The internet is always growing and changing. So is the way that you access it. For the last couple of years, the use of wi-fi networks has becoming more and more popular. Mostly on the home or building-wide level, but lately larger scale wifi projects have been springing up.

Large Scale Wi-Fi Projects

My home county of Oakland County has added a community wide wi-fi network that can be used for free:

As a general strategy, the Wireless Oakland initiative will support consumer-based wireless technologies so the cost for the public to use the internet service is minimized. The first phase of the build-out will be done with wi-fi (wireless fidelity) technology. Migrations to future technology will coincide with their availability in the marketplace.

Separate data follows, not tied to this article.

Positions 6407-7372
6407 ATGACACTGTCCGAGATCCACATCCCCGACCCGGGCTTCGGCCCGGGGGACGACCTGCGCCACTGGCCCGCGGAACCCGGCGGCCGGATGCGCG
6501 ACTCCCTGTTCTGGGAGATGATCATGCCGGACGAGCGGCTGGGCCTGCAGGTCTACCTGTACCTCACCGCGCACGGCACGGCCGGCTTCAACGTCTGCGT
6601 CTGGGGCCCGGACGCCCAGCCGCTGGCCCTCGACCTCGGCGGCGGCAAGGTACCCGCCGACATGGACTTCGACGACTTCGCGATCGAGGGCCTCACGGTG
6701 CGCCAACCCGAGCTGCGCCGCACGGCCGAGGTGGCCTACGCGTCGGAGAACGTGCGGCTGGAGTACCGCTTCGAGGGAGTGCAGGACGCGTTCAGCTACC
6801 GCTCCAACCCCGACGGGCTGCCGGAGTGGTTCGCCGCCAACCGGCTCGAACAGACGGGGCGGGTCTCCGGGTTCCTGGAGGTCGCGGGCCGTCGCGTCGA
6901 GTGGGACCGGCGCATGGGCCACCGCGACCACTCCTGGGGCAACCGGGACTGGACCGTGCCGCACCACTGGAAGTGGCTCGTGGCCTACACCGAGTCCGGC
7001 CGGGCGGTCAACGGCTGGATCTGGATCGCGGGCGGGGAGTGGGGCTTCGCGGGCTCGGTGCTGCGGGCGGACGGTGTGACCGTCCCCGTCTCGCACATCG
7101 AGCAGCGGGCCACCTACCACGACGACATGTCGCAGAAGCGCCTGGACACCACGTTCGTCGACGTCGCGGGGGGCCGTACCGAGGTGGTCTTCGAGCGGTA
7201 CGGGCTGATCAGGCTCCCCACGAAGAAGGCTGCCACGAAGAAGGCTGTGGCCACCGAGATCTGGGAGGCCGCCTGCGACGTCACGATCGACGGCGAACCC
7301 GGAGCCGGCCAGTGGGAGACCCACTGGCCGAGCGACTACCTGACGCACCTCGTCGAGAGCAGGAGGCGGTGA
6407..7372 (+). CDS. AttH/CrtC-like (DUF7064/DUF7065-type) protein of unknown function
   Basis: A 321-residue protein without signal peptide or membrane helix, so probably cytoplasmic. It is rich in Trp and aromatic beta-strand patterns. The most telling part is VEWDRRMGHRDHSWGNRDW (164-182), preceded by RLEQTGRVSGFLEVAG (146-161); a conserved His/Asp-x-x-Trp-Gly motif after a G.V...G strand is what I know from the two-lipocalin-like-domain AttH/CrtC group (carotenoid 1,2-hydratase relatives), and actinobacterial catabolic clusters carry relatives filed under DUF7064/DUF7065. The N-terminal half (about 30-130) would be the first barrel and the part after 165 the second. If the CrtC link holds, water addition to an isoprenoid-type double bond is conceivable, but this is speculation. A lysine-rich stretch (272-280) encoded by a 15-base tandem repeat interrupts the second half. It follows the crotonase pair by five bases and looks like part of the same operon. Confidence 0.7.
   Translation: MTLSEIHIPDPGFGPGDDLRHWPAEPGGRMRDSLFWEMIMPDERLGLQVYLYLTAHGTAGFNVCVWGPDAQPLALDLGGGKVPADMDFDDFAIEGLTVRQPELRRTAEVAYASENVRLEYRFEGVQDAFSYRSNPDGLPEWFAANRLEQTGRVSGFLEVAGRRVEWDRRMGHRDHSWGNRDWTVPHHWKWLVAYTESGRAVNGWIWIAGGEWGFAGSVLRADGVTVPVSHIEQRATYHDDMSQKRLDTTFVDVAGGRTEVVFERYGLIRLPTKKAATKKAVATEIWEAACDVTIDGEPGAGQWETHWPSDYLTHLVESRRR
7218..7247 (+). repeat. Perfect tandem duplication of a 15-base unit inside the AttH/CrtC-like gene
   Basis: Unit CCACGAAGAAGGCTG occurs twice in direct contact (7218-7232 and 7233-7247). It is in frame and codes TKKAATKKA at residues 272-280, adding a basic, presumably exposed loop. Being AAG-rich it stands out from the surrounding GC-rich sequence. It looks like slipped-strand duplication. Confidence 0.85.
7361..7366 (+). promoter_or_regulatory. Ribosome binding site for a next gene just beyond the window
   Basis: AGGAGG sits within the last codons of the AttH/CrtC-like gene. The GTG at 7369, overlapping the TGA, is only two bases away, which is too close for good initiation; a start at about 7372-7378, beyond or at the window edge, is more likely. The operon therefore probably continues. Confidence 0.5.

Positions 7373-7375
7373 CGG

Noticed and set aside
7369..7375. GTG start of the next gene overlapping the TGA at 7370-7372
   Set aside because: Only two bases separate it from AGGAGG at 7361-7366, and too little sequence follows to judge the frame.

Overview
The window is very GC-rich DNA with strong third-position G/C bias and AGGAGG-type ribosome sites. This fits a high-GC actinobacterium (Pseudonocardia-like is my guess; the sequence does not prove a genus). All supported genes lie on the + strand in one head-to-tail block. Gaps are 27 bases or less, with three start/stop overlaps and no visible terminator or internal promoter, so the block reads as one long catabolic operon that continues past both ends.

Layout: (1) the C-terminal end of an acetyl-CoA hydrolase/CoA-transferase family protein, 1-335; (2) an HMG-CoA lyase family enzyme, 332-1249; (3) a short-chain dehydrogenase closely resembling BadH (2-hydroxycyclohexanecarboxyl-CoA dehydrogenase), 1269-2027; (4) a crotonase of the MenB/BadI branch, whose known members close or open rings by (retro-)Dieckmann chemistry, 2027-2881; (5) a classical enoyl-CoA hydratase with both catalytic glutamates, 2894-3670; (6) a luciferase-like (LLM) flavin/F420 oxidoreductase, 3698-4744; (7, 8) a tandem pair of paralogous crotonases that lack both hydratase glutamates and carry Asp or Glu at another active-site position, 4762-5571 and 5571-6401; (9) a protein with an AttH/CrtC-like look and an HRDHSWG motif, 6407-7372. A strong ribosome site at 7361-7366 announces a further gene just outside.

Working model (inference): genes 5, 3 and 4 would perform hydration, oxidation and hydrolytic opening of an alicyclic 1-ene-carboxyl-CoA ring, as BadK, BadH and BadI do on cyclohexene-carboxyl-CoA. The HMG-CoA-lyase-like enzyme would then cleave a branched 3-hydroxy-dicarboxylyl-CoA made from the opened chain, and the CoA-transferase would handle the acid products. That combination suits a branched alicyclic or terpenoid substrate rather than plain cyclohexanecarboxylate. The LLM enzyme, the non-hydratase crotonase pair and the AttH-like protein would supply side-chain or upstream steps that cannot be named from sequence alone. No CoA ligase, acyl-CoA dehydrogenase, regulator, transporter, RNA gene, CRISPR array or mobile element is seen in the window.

The city of Houston has also been trying to add city-wide wi-fi. It is proving to be more expensive than they originally planned, however:

In August of 2007, Earthlink, failing to make muni-fi work as an incumbent end-around, gave Houston $5 million for missing build deadlines. Earthlink ultimately walked away from citywide Wi-Fi entirely, but Houston used their money to deploy downtown Wi-Fi themselves.


Comcast has been working on a new more efficient peer-to-peer protocol called P4P.

Specifically, the tests involved a 21MB media file and “iTracker” servers, which provided an 80 percent speed boost for users while heavily reducing the amount of inbound and outbound traffic for the cable provider.

An 80% boost is certainly impressive.

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